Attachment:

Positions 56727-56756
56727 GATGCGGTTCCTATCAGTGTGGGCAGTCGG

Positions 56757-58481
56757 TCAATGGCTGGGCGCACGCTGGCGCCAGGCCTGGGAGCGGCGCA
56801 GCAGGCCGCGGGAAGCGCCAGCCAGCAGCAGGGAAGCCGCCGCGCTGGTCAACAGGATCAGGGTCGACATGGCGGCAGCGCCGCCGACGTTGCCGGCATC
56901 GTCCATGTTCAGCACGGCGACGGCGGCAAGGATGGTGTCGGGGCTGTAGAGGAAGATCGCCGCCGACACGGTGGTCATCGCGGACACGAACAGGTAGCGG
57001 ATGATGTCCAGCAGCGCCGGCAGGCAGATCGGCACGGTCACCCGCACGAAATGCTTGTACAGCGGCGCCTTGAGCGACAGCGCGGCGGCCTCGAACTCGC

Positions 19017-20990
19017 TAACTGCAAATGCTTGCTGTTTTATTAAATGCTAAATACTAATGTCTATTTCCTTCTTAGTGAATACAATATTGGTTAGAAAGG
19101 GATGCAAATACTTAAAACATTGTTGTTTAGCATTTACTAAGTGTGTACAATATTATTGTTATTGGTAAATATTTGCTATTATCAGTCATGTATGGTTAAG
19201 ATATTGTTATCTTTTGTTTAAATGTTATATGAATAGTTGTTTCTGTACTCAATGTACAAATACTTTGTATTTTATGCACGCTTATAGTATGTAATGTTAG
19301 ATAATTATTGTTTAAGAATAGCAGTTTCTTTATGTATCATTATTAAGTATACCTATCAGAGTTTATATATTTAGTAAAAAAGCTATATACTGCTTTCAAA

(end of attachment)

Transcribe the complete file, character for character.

Positions 56727-56756
56727 GATGCGGTTCCTATCAGTGTGGGCAGTCGG

Positions 56757-58481
56757 TCAATGGCTGGGCGCACGCTGGCGCCAGGCCTGGGAGCGGCGCA
56801 GCAGGCCGCGGGAAGCGCCAGCCAGCAGCAGGGAAGCCGCCGCGCTGGTCAACAGGATCAGGGTCGACATGGCGGCAGCGCCGCCGACGTTGCCGGCATC
56901 GTCCATGTTCAGCACGGCGACGGCGGCAAGGATGGTGTCGGGGCTGTAGAGGAAGATCGCCGCCGACACGGTGGTCATCGCGGACACGAACAGGTAGCGG
57001 ATGATGTCCAGCAGCGCCGGCAGGCAGATCGGCACGGTCACCCGCACGAAATGCTTGTACAGCGGCGCCTTGAGCGACAGCGCGGCGGCCTCGAACTCGC

Positions 19017-20990
19017 TAACTGCAAATGCTTGCTGTTTTATTAAATGCTAAATACTAATGTCTATTTCCTTCTTAGTGAATACAATATTGGTTAGAAAGG
19101 GATGCAAATACTTAAAACATTGTTGTTTAGCATTTACTAAGTGTGTACAATATTATTGTTATTGGTAAATATTTGCTATTATCAGTCATGTATGGTTAAG
19201 ATATTGTTATCTTTTGTTTAAATGTTATATGAATAGTTGTTTCTGTACTCAATGTACAAATACTTTGTATTTTATGCACGCTTATAGTATGTAATGTTAG
19301 ATAATTATTGTTTAAGAATAGCAGTTTCTTTATGTATCATTATTAAGTATACCTATCAGAGTTTATATATTTAGTAAAAAAGCTATATACTGCTTTCAAA